Republicans have for years made Pelosi out to be a villain. In 2009, the Republican National Committee ran an ad showing Pelosi’s face at the end of a gun barrel. On Oct. 26, days before the attack, Rep. Tom Emmer, the chair of the National Republican Congressional Committee, posted a video of himself shooting a rifle with the messages “exercising my Second Amendment rights” and “13 days to make history. Let’s #FirePelosi.”
Such rhetoric doesn’t happen in a vacuum and comes as the country is facing a period of heightened political threats. Local officials and senior politicians in every state have reported receiving death threats, as misinformation and conspiracy theories spread faster online. The deadly assault on the Capitol on Jan. 6, 2021, saw organized, armed groups battering police officers. Michigan Governor Gretchen Whitmer was the target of a kidnapping plot disrupted in October 2020.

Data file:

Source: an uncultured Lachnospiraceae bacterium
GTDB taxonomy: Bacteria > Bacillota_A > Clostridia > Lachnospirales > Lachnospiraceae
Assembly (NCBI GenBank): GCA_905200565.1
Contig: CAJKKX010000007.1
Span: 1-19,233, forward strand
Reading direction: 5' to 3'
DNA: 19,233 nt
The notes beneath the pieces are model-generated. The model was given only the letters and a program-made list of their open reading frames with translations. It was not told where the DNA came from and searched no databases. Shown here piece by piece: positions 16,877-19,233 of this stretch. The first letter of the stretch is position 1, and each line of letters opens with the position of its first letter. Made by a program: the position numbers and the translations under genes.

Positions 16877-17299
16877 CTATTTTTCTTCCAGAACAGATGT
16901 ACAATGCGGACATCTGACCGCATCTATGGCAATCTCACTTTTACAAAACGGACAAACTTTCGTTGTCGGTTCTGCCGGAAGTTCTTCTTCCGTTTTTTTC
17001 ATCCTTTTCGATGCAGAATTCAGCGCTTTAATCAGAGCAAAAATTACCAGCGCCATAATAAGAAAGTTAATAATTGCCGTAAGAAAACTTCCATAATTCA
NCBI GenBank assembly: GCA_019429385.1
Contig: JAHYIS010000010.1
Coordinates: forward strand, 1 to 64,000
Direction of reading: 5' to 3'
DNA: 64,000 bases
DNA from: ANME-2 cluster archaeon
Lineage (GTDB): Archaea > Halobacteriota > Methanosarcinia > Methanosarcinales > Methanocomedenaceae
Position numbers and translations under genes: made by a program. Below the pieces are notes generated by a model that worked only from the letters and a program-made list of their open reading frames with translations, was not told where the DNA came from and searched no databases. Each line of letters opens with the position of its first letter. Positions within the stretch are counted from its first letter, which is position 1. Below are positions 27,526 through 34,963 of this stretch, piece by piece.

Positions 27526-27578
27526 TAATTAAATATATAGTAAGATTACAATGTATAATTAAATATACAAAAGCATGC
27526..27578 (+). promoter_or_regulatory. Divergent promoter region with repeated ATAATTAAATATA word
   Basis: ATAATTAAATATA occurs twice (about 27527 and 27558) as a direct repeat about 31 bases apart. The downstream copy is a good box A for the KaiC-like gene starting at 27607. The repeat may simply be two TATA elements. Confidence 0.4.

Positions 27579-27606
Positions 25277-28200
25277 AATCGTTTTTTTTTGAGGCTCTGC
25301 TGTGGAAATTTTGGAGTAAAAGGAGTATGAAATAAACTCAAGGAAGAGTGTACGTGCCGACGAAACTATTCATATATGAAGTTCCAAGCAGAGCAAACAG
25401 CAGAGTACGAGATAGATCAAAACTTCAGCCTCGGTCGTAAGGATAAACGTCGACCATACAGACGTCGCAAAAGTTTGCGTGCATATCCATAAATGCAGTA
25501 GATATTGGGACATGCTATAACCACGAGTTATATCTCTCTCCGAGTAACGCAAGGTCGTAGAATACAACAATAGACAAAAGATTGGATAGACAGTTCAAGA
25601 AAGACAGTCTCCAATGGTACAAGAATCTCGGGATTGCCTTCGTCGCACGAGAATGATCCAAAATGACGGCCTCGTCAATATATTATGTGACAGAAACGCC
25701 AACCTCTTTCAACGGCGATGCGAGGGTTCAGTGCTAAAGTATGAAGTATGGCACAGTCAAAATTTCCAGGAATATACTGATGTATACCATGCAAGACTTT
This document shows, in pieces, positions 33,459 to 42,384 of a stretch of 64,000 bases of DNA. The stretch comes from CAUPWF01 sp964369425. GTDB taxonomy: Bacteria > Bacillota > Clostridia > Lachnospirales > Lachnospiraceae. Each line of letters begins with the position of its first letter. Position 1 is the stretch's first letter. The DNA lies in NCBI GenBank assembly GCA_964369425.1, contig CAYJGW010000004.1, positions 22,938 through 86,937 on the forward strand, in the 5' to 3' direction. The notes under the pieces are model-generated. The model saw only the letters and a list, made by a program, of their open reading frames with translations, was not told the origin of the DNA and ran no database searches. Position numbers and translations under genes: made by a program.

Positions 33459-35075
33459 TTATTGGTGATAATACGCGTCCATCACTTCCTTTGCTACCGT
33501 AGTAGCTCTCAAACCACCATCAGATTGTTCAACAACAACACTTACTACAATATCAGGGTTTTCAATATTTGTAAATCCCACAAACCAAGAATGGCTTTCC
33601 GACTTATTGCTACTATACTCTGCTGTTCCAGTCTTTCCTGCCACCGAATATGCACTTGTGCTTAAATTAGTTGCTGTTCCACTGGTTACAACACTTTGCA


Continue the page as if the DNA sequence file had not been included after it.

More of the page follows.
President Biden, speaking at a Democratic Party reception in Philadelphia on Oct. 28, said that the spread of lies about the election and COVID-19 has eroded the country’s politics and heightened the dangers that public officials now face. “What makes us think that one party can talk about ‘stolen elections,’ ‘Covid being a hoax,’ ‘this is all a bunch of lies,’ and it not affect people who may not be so well balanced?” Biden said. “What makes us think that it’s not going to corrode the political climate?”
Who we elect on Nov. 8 to send to Washington as the state’s first new U.S. senator in more than a decade will likely matter for generations to come.
Despite the muck that has been lobbed this election season, it is crystal clear to our board who between Congressman Tim Ryan and author and investor J.D. Vance is best suited to replace Republican U.S. Sen. Rob Portman.
With the U.S. Senate split 50-50 and few seats in play, Ohioans — many still feeling the impacts of the global COVID-19 pandemic — will help decide the Senate’s balance of power.